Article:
The real estate investment market does not operate by “gut feeling,” and neither should you. In order to make the best investment decisions, you should evaluate potential deals, properties, and projects by using quantifiable information and established numerical tools. In short, you need to get the right data and use it in the right way. Fortunately, this data and the ways to use it is not some trade secret or proprietary algorithm. When you evaluate a potential real estate investment, getting the appropriate information will not be difficult. And as for using it in the right way, below are four crucial metrics that are invaluable for determining the potential success of a real estate investment.
Cap rates are the lingua franca of commercial real estate, and just like any common language, cap rates are used in a variety of ways depending on the context. The simple definition of a cap rate is the yearly income of an investment divided by the price of the asset itself. For those new to real estate investing, cap rates can be a confusing inverse of the common impulse to buy low and sell high. When it comes to cap rates, it’s (typically) better to buy high and sell low.
A full understanding of cap rates can help investors determine the strength of a market, the potential for appreciation, and the amount of risk associated with the investment. These determinations, however, draw upon a number of different metrics. It is worth noting—and repeating—no single metric can tell you how well a real estate investment will perform. A successful investor will analyze an investment through multiple perspectives using a variety of numerical tools to get a complete picture of a prospective investment.
Commercial real estate investments like multifamily properties, office buildings, and retail assets are valued differently than smaller properties like single family homes. There is a measurable income associated with commercial real estate, and the investment does not rely solely on the appreciation of the property value for its returns. Net Operating Income (NOI) tells investors exactly how much income they can expect from the operation of a given property.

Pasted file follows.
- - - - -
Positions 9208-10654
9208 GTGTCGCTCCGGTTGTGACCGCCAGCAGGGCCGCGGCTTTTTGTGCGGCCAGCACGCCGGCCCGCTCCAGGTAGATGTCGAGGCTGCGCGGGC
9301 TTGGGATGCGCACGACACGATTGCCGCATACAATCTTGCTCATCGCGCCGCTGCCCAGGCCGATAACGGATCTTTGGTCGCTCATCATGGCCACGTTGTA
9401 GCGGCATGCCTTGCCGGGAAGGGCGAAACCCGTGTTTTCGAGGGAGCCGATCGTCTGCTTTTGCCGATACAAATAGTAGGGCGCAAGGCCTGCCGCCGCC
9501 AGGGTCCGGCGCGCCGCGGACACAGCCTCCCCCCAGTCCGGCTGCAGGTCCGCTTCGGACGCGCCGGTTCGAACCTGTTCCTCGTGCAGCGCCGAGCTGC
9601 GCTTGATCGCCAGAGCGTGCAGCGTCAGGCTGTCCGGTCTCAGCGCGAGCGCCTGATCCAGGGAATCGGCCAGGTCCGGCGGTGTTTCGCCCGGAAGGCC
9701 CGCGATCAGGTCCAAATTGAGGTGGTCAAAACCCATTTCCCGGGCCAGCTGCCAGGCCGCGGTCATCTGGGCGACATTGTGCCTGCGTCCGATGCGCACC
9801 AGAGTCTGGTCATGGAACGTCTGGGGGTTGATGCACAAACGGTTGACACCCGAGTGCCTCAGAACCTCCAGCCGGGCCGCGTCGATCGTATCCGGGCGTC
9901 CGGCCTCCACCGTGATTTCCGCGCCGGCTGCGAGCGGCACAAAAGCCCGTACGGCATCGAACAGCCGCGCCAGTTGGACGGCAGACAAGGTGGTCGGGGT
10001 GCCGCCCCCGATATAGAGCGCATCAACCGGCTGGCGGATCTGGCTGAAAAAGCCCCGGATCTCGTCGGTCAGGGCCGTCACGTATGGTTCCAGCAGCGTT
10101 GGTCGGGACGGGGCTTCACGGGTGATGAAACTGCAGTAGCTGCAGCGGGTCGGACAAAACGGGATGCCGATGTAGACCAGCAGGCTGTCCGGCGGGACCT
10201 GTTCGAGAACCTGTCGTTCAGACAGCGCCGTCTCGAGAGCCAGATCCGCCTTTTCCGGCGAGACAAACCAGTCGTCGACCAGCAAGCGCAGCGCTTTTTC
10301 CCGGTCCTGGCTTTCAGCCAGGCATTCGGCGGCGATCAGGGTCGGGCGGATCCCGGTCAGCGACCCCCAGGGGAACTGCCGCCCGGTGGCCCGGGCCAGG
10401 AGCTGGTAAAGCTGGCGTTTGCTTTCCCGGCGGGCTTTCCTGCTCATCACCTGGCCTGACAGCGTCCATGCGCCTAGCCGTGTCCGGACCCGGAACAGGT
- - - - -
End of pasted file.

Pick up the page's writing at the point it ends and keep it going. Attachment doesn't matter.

Specifically, NOI is calculated by starting with the sum of all the income associated with the operation of the property, things like rent as well as fees for things like parking and various amenities, and subtracting all the operating expenses like maintenance, landscaping, and utilities. Because NOI is net “operating” income, expenses unrelated to operation, like asset management fees and debt service, are not a part of NOI.
3. Cash on Cash
Cash on Cash is a broader metric than net operating income. While net operating income is a limited view of the cash inflows and outflows related to the operation of a property, cash on cash captures NOI in addition to the costs related to financing a project. These include mortgage and loan rates.
To calculate the cash on cash return, you need to first take the net operating income and subtract any costs related to financing the property. You then divide this amount by the amount invested in the property. Cash on cash can be calculated at the level of the individual investor and can be adjusted for different roles, like a limited partner or a sponsor of an investment.
The Internal Rate of Return (IRR) is a relatively simple concept, but its calculation is slightly more complicated. To oversimplify, IRR measure measures the rate of return on an investment. The factors and considerations affecting this measurement complicate this simple definition, but not in a way that is difficult to understand.
The Internal Rate of Return (IRR) is a relatively simple concept, but its calculation is slightly more complicated. To oversimplify, IRR measures the rate of return on an investment. The factors and considerations affecting this measurement complicate this simple definition, but not in a way that is difficult to understand.
4. Debt-Service Coverage Ratio
What percent of your cash flow will you need to cover your debt obligations? This is your Debt-Service Coverage Ratio (DSCR). To find this value, you take your net operating income (see above) and divide it by all of the debt obligations associated with the investment. The DSCR is an important metric because it provides an easy snapshot of how cash flow measures up against financing costs. Cash on cash measures cash inflows and outflows against the investment itself, but DSCR only looks at the NOI divided by debt obligations.
Using Commercial Real Estate Investment Metrics
If you only use one of these metrics, you will be making a mistake. To repeat my earlier point, no single metric can tell you how well a real estate investment will perform. A property can have an attractive cap rate, but the projected IRR could paint a completely different picture. You might find a property with an NOI that makes sense when interest rates are low but makes little sense when rates go up.
These measurements are an important starting point to making successful investment decisions, and Gray Capital is committed to helping you at every stage of your investment journey. With the latest news, research, and reports, our free weekly newsletter will keep you informed of the most important trends and ideas shaping the commercial and multifamily real estate market. Click the link below to sign up.